Capello passes test despite sceptics

England 2 Switzerland 1IN a typically lack lustre international football friendly at Wembley Stadium, new England coach Fabio Capello passed his first test.

Elvin King

England 2 Switzerland 1

IN a typically lack lustre international football friendly at Wembley Stadium, new England coach Fabio Capello passed his first test.

Inheriting a job where anything other than winning the world cup in 2010 will be considered a failure, the Italian made a good start last night.


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He played a cool hand on Tuesday by making it plain that he wants his players to dedicate themselves to the cause.

It will be surnames only and minds on the job in every England get-together.

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This was well received by a fickle England public fed on a recent diet of Eriksson lethargy and McClaren ineptitude.

Capella, as well qualified as anyone if ten years too old for the job, was quickly put in the picture of the pressure that goes with his new post.

Twice during the game against a reasonably good Swiss side, who are co-hosts for this summer's Euro 2008 party that England are missing, boos rang round the ground.

How do you describe an England fan?

On one hand he cannot wait to 'waste' a good proportion of his weekly wage to watch a game interrupted and turned into little more than a training ground kickabout by a succession of substitutes.

Yet on the other hand, he cannot wait to show his disproval if a 3-0 win is not achieved every game regardless of the quality of the opposition.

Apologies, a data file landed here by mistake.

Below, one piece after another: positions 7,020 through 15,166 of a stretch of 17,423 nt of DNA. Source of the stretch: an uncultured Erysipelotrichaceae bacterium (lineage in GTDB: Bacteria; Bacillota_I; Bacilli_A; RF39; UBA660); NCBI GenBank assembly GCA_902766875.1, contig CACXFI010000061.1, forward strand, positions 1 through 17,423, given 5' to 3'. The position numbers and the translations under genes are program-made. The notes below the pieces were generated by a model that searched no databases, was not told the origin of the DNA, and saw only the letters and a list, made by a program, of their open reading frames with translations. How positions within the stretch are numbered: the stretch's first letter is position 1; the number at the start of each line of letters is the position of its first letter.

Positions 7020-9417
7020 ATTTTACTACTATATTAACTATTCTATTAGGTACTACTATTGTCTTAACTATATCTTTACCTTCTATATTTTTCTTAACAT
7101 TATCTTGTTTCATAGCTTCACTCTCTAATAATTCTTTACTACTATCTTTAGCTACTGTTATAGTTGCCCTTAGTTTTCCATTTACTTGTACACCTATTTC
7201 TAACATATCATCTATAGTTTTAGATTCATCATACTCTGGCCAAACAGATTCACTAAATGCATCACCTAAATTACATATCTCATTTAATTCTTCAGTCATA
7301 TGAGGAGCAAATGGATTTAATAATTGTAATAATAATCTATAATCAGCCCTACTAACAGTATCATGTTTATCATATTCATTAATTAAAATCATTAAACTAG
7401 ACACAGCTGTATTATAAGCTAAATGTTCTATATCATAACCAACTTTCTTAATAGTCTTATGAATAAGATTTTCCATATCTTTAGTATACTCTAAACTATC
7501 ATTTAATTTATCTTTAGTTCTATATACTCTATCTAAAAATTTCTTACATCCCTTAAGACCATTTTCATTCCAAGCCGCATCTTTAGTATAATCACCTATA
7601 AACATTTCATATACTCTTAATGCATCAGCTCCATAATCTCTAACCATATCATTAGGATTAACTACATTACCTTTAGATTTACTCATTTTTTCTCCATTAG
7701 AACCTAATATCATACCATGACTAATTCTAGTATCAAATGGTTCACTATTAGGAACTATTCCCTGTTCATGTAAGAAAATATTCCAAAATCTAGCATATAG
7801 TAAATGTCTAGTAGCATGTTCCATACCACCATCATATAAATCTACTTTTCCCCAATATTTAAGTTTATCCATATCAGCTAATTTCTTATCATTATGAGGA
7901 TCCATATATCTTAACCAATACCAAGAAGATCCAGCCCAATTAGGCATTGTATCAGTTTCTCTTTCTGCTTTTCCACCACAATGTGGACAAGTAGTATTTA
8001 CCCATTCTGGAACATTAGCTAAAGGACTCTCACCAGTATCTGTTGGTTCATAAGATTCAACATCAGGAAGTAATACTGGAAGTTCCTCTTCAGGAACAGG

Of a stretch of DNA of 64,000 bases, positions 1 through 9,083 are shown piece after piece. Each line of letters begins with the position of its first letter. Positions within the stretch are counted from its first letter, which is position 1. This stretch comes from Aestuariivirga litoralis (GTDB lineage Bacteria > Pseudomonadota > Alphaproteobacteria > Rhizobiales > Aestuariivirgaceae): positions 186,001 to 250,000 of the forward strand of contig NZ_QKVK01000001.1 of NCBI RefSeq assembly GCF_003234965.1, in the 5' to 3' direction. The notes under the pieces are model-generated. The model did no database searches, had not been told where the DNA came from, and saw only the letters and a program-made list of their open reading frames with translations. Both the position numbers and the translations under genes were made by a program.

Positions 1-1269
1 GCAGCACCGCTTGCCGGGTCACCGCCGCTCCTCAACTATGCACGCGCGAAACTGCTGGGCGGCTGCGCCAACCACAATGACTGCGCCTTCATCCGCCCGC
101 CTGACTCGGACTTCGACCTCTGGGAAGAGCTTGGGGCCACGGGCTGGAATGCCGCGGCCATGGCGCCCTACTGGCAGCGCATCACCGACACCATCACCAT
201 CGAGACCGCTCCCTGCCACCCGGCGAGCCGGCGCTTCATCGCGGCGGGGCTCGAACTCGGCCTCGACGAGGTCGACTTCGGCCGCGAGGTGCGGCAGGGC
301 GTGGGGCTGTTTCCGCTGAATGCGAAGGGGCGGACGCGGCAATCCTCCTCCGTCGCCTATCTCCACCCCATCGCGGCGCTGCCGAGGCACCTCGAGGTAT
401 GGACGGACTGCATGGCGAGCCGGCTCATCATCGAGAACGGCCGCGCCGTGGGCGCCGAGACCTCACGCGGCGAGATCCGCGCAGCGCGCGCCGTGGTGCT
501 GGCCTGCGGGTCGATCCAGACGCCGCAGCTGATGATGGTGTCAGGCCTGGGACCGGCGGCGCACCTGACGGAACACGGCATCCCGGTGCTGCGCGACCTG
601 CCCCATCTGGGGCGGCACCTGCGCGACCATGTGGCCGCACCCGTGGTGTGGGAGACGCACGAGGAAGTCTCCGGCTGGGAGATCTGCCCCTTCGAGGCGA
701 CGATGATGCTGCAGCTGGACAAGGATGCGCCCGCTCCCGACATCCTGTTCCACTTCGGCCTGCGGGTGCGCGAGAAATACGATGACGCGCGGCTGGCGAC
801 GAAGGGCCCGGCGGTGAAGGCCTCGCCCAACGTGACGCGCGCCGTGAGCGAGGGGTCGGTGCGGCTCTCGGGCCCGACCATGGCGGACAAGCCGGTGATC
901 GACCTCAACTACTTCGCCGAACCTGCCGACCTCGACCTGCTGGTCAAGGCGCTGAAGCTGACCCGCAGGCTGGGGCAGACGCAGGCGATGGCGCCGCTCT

It is to England's credit that both times the atmosphere started to turn sour they scored. And two good goals they were too.

Capello had them working, had them thinking and had them in a frame of mind to put in a decent shift and get the job done.

There is no doubt that on ability England have the ingredients to make a statement in world football.

It needs to be harnessed, and on first view Capello is capable of achieving this.

Wayne Rooney showed his golden touch while on the pitch and Joe Cole and David Bentley reached their normal club levels.

But otherwise it was not particularly good from England - and there is plenty more work to be done.

Unlike cricket, rugby union and most other professional sports, the national game is not king in football any more.

Clubs are so powerful at the top level that the Rooney's of this world will always answer to their clubs first - where they earn their riches and where they play 90% of their games.

Why people pay to attend international friendlies I have no idea. But those who did last night can at least say that they were there when a straight-backed, 61-year-old Italian started his quest to put English football back on the right road.

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